The proposed research project focuses on the physiologically important interaction of thrombin with Na+, which is at the basis of the procoagulant and prothrombotic functions of the enzyme in the blood. The project builds upon developments from previous NIH support and consists of the following specific aims: 1. complete the mapping of the functional epitope for Na+ binding to human thrombin and elucidate the structural components of Na+ specificity and activation;2. identify the molecular basis of the functional mimicry of Na+ activation recently discovered in murine thrombin;and 3. engineer Na+ activation into other proteases. We will use a combination of kinetic, site-directed mutagenesis and X-ray structural studies.
In specific aim 1, we will target by mutagenesis the A chain and the disulfide bonds of thrombin to reveal their role in Na+ binding and allosteric activation. Residues Y225 and Y184a in the Na+ binding site will be subject to extensive mutagenesis to dissect their role in monovalent cation specificity and activation. These studies will broaden our understanding of thrombin interaction with Na+, the molecular basis of its procoagulant and prothrombotic functions and will impact the study of clotting enzymes and enzymes activated by monovalent cations in general.
In specific aim 2, we will solve the X-ray crystal structure of murine thrombin and mutate a number of residues to restore Na+ activation as seen in the human enzyme. Reverse mutations in the human enzyme will be made in parallel to produce molecular mimicry of Na+ activation as seen in murine thrombin. These studies will fill an important gap in our understanding of a key enzyme that has been the subject of detailed genetic investigation in recent years, but for which no structural information is available and little is known about its biochemical properties.
In specific aim 3, we will use three """"""""host"""""""" platforms, i.e., trypsins from rat and Streptomyces griseus and tissue-type plasminogen activator, to introduce Na+ activation as found in human thrombin and factor Xa, and molecular mimicry of Na+ activation as found in murine thrombin. These studies will formulate a general strategy for the introduction of allosteric activation in a protease scaffold, and will reveal how enzyme activity can be enhanced rationally using Na+ binding or its molecular mimicry, thereby benefiting engineering studies of proteases of medical and biotechnological relevance.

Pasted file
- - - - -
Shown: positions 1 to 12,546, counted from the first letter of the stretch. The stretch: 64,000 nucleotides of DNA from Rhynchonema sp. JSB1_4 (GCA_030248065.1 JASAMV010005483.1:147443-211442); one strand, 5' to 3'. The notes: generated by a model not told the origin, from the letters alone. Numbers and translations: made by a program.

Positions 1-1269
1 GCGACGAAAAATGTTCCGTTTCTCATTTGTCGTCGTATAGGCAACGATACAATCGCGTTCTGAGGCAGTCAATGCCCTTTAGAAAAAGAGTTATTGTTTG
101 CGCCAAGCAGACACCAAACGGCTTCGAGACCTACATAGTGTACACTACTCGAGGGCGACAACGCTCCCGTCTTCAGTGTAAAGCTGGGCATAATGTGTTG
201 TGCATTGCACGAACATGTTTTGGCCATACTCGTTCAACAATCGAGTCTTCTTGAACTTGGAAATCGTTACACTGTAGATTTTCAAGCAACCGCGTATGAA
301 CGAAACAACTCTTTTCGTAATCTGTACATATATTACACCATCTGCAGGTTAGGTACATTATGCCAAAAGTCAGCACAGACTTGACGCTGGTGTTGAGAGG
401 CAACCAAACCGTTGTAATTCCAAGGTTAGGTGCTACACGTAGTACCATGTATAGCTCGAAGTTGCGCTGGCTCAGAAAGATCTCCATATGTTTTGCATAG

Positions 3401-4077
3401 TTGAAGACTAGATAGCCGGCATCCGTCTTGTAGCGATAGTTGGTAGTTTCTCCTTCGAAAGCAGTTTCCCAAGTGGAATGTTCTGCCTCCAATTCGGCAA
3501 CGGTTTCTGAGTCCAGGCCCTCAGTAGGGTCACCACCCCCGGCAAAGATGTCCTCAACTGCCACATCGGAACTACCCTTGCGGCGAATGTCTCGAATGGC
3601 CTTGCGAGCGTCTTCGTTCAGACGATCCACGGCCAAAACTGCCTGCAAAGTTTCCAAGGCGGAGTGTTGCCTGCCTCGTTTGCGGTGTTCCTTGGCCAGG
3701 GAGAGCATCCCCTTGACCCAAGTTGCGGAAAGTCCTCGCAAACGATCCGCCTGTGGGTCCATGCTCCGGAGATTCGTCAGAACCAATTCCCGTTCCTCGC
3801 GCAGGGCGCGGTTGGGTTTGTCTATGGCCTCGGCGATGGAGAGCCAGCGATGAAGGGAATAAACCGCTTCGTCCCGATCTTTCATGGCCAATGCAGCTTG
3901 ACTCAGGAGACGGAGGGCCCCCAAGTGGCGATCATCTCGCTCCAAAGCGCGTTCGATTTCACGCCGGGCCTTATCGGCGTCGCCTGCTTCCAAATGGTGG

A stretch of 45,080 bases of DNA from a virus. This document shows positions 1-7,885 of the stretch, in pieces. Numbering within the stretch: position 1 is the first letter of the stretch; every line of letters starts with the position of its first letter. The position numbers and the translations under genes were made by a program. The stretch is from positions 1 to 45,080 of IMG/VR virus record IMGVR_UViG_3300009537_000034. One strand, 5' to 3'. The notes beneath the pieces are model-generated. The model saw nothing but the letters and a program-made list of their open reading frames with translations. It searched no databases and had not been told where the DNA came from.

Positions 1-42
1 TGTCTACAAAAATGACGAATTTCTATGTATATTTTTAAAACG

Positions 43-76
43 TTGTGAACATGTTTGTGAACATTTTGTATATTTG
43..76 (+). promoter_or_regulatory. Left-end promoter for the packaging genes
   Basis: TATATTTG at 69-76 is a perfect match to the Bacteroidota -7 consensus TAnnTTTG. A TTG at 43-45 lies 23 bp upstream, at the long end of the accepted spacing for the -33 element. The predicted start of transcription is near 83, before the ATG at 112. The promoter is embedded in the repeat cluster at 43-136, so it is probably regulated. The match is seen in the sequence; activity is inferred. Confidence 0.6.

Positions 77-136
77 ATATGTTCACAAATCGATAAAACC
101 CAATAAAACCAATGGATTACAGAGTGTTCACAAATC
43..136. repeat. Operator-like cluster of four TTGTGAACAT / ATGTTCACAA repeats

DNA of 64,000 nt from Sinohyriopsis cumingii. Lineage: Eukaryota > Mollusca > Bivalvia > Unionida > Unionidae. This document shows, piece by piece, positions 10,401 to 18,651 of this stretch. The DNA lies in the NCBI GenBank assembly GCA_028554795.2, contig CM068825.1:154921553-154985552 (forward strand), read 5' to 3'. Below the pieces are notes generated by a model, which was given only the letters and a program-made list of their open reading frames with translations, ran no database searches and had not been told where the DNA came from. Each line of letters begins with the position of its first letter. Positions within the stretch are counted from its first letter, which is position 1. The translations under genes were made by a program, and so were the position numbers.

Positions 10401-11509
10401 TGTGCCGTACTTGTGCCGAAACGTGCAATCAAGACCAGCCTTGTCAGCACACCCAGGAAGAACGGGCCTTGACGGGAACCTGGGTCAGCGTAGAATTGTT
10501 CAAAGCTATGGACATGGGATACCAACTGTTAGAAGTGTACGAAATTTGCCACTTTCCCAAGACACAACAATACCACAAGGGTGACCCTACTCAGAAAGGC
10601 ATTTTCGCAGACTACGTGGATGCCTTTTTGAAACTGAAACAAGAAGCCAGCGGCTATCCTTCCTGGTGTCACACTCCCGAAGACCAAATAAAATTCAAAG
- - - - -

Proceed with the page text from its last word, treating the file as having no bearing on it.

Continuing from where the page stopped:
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|Gohara, David W; Di Cera, Enrico (2011) Allostery in trypsin-like proteases suggests new therapeutic strategies. Trends Biotechnol 29:577-85|
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|Pozzi, Nicola; Chen, Zhiwei; Zapata, Fatima et al. (2011) Crystal structures of prethrombin-2 reveal alternative conformations under identical solution conditions and the mechanism of zymogen activation. Biochemistry 50:10195-202|
|Berny-Lang, Michelle A; Hurst, Sawan; Tucker, Erik I et al. (2011) Thrombin mutant W215A/E217A treatment improves neurological outcome and reduces cerebral infarct size in a mouse model of ischemic stroke. Stroke 42:1736-41|
|Gandhi, Prafull S; Chen, Zhiwei; Appelbaum, Eric et al. (2011) Structural basis of thrombin-protease-activated receptor interactions. IUBMB Life 63:375-82|
|Flick, Matthew J; Chauhan, Anil K; Frederick, Malinda et al. (2011) The development of inflammatory joint disease is attenuated in mice expressing the anticoagulant prothrombin mutant W215A/E217A. Blood 117:6326-37|
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